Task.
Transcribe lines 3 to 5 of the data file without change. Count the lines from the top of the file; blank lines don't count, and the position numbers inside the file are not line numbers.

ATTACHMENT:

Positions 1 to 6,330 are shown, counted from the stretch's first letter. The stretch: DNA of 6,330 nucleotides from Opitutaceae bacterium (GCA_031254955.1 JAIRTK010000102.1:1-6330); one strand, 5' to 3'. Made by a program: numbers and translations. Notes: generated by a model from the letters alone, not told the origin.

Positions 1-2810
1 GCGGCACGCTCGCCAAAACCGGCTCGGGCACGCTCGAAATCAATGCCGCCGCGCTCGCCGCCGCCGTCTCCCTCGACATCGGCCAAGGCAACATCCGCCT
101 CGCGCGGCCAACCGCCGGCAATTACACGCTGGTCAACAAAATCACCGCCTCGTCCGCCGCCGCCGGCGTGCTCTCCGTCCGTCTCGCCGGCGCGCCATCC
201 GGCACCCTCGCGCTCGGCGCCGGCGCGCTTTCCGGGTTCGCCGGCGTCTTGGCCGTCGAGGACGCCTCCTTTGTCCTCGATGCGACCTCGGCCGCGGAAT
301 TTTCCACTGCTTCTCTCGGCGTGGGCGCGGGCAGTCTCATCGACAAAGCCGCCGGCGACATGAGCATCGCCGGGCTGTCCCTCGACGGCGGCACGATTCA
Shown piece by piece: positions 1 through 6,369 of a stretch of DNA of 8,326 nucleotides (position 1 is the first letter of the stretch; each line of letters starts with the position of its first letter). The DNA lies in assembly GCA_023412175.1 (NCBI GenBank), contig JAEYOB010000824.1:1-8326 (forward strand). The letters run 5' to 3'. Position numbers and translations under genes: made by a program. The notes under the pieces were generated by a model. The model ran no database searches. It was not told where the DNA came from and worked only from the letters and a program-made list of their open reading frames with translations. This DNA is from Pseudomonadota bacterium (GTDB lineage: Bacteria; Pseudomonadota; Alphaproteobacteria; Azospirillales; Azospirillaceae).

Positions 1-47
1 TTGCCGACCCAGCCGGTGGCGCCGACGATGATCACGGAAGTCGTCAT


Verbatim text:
1 GCGGCACGCTCGCCAAAACCGGCTCGGGCACGCTCGAAATCAATGCCGCCGCGCTCGCCGCCGCCGTCTCCCTCGACATCGGCCAAGGCAACATCCGCCT
101 CGCGCGGCCAACCGCCGGCAATTACACGCTGGTCAACAAAATCACCGCCTCGTCCGCCGCCGCCGGCGTGCTCTCCGTCCGTCTCGCCGGCGCGCCATCC
201 GGCACCCTCGCGCTCGGCGCCGGCGCGCTTTCCGGGTTCGCCGGCGTCTTGGCCGTCGAGGACGCCTCCTTTGTCCTCGATGCGACCTCGGCCGCGGAAT